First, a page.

Share on Facebook Tweet on Twitter Share on LinkedIn Share by email
Clones: What is that Smell?

Foyzur Rahman, Christian Bird, and Premkumar Devanbu

Abstract

Clones are generally considered bad programming practice in software engineering folklore. They are identified as a bad smell and a major contributor to project maintenance difficulties. Clones inherently cause code bloat, thus increasing project size and maintenance costs. In this work, we try to validate the conventional wisdom empirically to see whether cloning makes code more defect prone. This paper analyses relationship between cloning and defect proneness. We find that, first, the great majority of bugs are not significantly associated with clones. Second, we find that clones may be less defect prone than non-cloned code. Finally, we find little evidence that clones with more copies are actually more error prone. Our findings don't support the claim that clones are really a "bad smell". Perhaps we can clone, and breathe easy, at the same time.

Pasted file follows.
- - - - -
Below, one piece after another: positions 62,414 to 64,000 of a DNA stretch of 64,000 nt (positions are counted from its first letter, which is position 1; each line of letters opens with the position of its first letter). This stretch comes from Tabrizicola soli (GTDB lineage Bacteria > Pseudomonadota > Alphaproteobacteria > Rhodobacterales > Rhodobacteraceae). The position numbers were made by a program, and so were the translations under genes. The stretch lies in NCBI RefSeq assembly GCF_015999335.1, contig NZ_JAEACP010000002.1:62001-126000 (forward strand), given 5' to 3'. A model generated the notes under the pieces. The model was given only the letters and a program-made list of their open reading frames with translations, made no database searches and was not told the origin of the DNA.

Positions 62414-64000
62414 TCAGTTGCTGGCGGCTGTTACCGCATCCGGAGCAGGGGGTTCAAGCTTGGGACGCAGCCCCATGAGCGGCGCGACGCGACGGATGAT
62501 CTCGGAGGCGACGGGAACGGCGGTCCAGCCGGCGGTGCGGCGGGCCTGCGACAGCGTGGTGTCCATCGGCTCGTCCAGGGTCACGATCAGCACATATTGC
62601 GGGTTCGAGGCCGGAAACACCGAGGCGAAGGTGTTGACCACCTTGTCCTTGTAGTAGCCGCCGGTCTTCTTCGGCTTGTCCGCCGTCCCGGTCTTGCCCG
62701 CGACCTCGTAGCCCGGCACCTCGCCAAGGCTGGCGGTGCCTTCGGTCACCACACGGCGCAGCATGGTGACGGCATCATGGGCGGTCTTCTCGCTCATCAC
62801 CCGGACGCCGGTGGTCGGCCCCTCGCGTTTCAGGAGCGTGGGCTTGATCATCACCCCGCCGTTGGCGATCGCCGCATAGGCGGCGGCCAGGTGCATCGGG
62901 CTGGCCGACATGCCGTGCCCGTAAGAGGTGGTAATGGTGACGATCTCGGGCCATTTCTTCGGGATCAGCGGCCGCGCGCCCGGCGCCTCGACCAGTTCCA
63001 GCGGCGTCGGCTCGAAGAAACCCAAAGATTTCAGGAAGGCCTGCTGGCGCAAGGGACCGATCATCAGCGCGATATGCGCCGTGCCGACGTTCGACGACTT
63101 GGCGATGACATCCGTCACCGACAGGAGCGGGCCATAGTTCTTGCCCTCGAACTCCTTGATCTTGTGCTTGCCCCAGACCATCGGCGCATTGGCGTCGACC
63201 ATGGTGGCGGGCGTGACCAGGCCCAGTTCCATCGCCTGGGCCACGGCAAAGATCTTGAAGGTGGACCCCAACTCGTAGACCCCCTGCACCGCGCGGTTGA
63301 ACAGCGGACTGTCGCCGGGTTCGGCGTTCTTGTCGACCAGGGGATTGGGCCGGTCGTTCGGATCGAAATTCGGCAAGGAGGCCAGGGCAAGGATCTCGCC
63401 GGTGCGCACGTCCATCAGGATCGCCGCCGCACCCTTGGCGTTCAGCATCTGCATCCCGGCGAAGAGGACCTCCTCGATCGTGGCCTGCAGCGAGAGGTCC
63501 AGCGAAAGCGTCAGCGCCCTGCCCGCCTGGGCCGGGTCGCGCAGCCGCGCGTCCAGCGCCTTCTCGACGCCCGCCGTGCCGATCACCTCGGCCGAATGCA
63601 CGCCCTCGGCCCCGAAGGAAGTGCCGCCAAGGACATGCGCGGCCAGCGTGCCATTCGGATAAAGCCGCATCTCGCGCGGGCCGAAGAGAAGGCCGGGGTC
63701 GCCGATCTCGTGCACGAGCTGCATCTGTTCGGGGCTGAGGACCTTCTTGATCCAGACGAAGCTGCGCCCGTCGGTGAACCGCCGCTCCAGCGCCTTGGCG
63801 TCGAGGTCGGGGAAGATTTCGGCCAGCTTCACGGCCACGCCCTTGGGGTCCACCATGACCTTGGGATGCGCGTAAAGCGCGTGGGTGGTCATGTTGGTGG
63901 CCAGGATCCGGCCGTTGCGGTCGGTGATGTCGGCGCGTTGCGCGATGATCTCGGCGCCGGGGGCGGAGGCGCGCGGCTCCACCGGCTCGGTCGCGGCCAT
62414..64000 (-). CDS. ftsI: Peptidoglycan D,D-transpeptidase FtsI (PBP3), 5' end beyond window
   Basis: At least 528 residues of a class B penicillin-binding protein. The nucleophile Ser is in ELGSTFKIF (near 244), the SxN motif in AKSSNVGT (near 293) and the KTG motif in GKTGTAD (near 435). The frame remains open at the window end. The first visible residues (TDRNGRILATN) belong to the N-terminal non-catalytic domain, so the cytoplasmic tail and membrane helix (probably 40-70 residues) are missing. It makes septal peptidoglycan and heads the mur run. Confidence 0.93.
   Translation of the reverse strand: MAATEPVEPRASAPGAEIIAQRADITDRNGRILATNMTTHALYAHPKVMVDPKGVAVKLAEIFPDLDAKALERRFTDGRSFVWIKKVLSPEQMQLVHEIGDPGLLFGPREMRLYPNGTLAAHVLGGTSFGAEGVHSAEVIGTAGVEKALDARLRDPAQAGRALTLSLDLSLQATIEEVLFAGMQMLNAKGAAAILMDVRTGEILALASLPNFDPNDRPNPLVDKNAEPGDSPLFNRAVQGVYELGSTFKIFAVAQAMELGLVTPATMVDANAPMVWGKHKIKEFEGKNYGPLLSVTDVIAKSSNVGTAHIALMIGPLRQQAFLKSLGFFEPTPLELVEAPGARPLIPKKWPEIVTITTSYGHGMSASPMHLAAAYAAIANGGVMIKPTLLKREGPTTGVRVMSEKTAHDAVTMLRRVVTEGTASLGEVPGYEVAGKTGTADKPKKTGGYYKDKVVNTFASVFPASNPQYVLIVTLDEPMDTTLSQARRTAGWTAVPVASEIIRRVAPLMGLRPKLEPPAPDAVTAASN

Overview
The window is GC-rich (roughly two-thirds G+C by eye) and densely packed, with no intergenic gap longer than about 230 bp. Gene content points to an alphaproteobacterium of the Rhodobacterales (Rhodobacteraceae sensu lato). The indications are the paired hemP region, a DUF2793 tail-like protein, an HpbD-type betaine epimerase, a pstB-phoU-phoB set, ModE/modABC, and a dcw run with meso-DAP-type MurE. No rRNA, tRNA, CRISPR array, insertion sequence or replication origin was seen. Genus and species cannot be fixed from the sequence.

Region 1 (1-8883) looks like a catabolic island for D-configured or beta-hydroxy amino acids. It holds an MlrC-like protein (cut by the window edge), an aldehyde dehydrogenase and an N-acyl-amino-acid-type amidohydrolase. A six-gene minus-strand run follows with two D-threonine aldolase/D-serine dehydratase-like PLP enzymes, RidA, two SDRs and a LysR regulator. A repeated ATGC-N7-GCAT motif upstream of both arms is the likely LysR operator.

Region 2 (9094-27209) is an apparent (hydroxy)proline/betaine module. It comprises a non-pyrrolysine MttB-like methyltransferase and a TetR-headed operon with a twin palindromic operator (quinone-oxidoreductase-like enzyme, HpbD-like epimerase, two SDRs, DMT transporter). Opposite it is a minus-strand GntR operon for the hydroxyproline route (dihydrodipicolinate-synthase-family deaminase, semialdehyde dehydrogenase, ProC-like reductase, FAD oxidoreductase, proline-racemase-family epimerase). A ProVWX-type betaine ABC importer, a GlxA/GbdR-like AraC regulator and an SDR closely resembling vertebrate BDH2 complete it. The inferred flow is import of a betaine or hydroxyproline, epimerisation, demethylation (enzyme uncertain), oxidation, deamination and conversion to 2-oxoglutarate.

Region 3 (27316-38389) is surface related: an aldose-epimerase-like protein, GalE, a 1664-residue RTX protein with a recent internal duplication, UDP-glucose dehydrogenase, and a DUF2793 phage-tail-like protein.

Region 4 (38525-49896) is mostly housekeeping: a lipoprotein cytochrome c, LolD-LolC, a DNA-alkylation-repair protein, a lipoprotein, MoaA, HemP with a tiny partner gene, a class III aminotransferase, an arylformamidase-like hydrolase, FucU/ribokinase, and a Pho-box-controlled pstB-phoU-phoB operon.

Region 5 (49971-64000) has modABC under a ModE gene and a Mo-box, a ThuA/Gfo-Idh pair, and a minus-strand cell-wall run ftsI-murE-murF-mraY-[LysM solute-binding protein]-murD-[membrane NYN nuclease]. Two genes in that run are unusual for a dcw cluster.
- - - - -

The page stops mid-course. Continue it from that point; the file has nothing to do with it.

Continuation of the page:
Details

Publication typeInproceedings
Published inProceedings of the Seventh Working Conference on Mining Software Repositories
PublisherIEEE Computer Society
> Publications > Clones: What is that Smell?